High Heels Can Really Hurt!
Those fancy patent leather Christian Louboutin high heels that you just purchased may make you feel like a fashion runway model, but ouch! They sure do a real number on your feet when it comes to the pain you most likely experience when you’re walking down the street or hitting the dance floor with your significant other.
Are they worth the fancy price tag and all the pain you feel after you put them on? Well, let’s just take a look at how those expensive high heels – as well as any ordinary- priced pair of high heels you might be putting on your feet – might be contributing to your foot pain
High Heels are not Designed to be Supportive
Ok, so those fancy patent leather high heels sure do look pretty, but let’s face it. They’re not designed to be the most supportive piece of footwear in the marketplace.
In fact, high heels are designed to point the toe in a downward position, and it’s precisely this position that gives your leg a nice, attractive slender look. However, at the same time, this particular position places an excessive amount of pressure on the ball of your foot. Furthermore, your toes must pull up to meet the ground, and this moves the padding out from under the ball of the foot and adds to the pressure placed on the metatarsal bones. The pain created at the ball of the foot is called metatarsalgia, and the higher the heel of the shoe you’re wearing, the worse the metatarsalgia. And the strain on your bones over time can be so great that they break causing a stress fracture.
Heel pain, on the other hand, is less commonly associated with high heels when compared to metatarsalgia or pain at the ball of the foot. Most of the time, women who wear high heels don’t complain of heel pain while wearing high heels, but may complain, if they’ve been wearing them for a long period of time. In order to avoid heel pain from wearing high heels, consider wearing them only for a limited amount of time, and not every day; the more time you spend in high heels, the more likely your calf muscles will become contracted and hurt.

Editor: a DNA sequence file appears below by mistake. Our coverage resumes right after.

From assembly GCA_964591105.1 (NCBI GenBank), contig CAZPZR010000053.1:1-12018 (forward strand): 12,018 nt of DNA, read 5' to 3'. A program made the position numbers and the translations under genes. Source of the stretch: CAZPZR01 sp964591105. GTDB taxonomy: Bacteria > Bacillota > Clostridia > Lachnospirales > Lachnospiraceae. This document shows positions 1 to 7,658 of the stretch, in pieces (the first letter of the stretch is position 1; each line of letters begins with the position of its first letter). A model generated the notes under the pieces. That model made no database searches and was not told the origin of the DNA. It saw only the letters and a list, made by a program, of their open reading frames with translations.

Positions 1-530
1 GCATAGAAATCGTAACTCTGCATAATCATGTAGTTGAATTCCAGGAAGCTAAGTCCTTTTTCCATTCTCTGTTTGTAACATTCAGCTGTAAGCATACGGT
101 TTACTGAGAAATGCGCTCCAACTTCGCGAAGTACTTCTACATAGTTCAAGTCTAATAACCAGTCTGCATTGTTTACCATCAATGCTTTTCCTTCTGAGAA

Tips for Avoiding Metarsalgia (Ball of the Foot) Pain and Stress Fractures
There are steps you can take to avoid metasalgia – pain at the ball of your feet – and consequently stress fractures when donning a pair of high heels. These steps include the following:
- Consider wearing a lower heel height. The higher the heel of your shoe, the more pressure you place on the ball of your foot.
- Consider a wider toe box. The more pointed the toe of the shoe, the more crowded your toes will become. As a result, the more pressure you’ll place on the ball of your feet.
- Consider wearing high heels only for a limited period of time. The more time you spend in high heels, the more pressure you place on the bones of your feet and the more likely you’ll experience a stress fracture.
Sprains and Fractures
You can also suffer a sprain or fracture of your foot when wearing high heels because high heels – as opposed to lower-heeled shoes - can more easily twist your foot or ankle when you’re wearing them. The higher the heel you’re wearing, the more your body weight is pushed forward, which will cause you to them lean backward, and thus, a greater amount of your lower leg muscle power is needed to maintain your balance. As a result, the higher the heel you’re wearing, the more unstable the situation, and the more likely you are to suffer a sprain or a fracture of your foot.
To improve your stability when wearing high heels, you can do the following:
- Strengthen your lower leg muscles to improve your balance.
- Practice walking in high heels; some shoes require more balance.
- Be cautious when in crowded conditions, when drinking alcohol, and when fatigued.